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Hydroxychloroquine debate rages on

Hydroxychloroquine, HCQ illustration.
Image credit: molekuul / 123rf

In India and at the global level, the debate over the merits of hydroxychloroquine (HCQ) as a treatment for COVID-19 continues. 

Last month, the World Health Organization (WHO) cited safety concerns as it announced a moratorium on clinical trials of hydroxychloroquine. HCQ is used as a treatment for a number of conditions including malaria and lupus. However, it is not yet widely accepted as a prophylactic or treatment for COVID-19. 

Fears over adverse side effects have been expressed. The US Food and Drug Administration has cautioned that “hydroxychloroquine and chloroquine can cause abnormal heart rhythms such as QT interval prolongation and a dangerously rapid heart rate called ventricular tachycardia.”

A Lancet paper (one which precipitated the WHO’s decision) asserted

“We were unable to confirm a benefit of hydroxychloroquine or chloroquine, when used alone or with a macrolide, on in-hospital outcomes for COVID-19. Each of these drug regimens was associated with decreased in-hospital survival and an increased frequency of ventricular arrhythmias when used for treatment of COVID-19.”

However, this study was controversial itself. An open letter to The Lancet noted that the study’s “impact has led many researchers around the world to scrutinize in detail the publication in question. This scrutiny has raised both methodological and data integrity concerns.” The letter was signed by more than 120 “clinicians, medical researchers, statisticians, and ethicists from across the world.” Concerns were raised afterGuardian Australia revealed that the Australian data in the study…did not reconcile with health department records or databases.” The Lancet has acknowledged “important scientific questions” to have been raised. 

The decision by the WHO to pause clinical trials has polarised opinions in India. However, the Indian Council of Medical Research (ICMR) continues to embrace the drug in the COVID context.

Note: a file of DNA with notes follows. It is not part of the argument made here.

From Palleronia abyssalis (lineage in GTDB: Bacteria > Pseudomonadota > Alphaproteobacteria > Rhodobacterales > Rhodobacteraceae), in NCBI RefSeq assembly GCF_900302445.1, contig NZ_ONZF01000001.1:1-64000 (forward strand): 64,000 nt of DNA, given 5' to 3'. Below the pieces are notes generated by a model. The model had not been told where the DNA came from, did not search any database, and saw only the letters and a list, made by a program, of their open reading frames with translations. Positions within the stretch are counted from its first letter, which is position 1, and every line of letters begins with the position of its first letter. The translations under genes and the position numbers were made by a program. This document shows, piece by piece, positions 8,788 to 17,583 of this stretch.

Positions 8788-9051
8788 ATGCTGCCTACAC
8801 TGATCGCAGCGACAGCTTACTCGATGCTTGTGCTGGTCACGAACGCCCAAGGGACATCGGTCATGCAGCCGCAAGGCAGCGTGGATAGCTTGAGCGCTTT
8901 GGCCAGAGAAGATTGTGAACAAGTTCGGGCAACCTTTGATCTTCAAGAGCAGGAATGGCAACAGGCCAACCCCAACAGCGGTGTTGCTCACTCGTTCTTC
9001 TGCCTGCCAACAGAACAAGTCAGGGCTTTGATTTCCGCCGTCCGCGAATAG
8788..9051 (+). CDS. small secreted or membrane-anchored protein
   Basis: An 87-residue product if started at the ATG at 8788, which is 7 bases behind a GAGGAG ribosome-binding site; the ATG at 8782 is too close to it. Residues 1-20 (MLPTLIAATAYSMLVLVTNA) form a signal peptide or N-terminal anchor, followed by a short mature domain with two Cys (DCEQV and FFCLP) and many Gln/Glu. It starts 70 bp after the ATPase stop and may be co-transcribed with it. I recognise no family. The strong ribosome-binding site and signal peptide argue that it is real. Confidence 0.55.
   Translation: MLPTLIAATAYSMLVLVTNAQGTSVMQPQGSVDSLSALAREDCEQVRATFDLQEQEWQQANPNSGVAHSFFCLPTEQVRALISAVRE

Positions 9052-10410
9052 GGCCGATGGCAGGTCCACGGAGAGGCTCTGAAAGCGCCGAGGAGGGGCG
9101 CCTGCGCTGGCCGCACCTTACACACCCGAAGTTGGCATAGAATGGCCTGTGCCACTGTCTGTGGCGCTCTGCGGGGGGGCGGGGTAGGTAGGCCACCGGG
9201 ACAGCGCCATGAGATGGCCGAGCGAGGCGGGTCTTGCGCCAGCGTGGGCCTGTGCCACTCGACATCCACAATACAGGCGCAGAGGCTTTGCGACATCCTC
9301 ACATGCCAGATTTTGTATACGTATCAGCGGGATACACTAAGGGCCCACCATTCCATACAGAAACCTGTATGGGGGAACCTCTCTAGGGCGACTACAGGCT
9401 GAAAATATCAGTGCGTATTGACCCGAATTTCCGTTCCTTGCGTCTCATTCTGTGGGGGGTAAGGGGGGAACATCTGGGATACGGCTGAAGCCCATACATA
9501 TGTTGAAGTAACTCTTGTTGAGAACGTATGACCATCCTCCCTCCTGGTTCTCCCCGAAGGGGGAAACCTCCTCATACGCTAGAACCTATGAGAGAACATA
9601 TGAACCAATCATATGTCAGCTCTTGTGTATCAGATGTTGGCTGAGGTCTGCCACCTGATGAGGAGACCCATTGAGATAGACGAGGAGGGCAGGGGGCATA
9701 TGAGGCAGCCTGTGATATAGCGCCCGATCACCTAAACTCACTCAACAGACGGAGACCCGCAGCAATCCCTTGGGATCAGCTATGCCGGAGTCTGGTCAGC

Following the WHO’s decision, ICMR Director-General Dr Balram Bhagarva said “COVID-19 is an evolving field and we do not know which drug is working and which is not working. Lots of drugs are being repurposed for COVID-19, whether for prophylaxis…or for treatment of the disease….we got some data in India, mainly observational studies and some case control studies. 

“We found there were no major side affects [sic] except for nausea, vomiting, palpitation occasionally. Hence in our advisory, we’ve recommended that it should be continued for prophylaxis as there is no harm. Benefit may be there.” 

Bhagarva added that “looking at the risk and benefits we found that we should not deny it to our frontline and healthcare workers dealing with the COVID-19 patients. At the same time we have also said that the use of PPE [personal protective equipment] should be continued.” 

More recently, the ICMR has released data concerning hydroxychloroquine suggesting it may be useful as a preventative measure for healthcare workers. Study co-author, ICMR-National AIDS Research Institute director Dr Samiran Panda said, “the main conclusion that can be drawn after analyzing the data is that HCQ has beneficial effects in infection risk reduction from fourth dose onwards. The first loading dose of 800 mg and then every week a dose of 400 mg for four, six or more weeks as per your physician’s advice will help cut the risk of infection by eighty percent in healthcare workers who are not already sick.” 

On May 23rd,  the Union Ministry of Health and Family Welfare announced it would scale up the use of hydroxychloroquine. In an advisory, it said “the Joint Monitoring Group and National Task Force have now recommended the prophylactic use of HCQ in the following categories: a) all asymptomatic healthcare workers involved in containment and treatment of COVID-19 and asymptomatic healthcare workers working in non-COVID hospitals/non-COVID areas of COVID hospitals/blocks; b) asymptomatic frontline workers, such as surveillance workers deployed in containment zones and paramilitary/police personnel involved in COVID-19 related activities; and c) Asymptomatic household contacts of laboratory confirmed cases.” 

Scientific rigour is imperative in the age of COVID-19. The search for vaccines, treatments and prophylactics will be hindered without the same. In India, hydroxychloroquine continues to be embraced. As COVID-19 rages on, debate over the merits of the drug is likely to continue.

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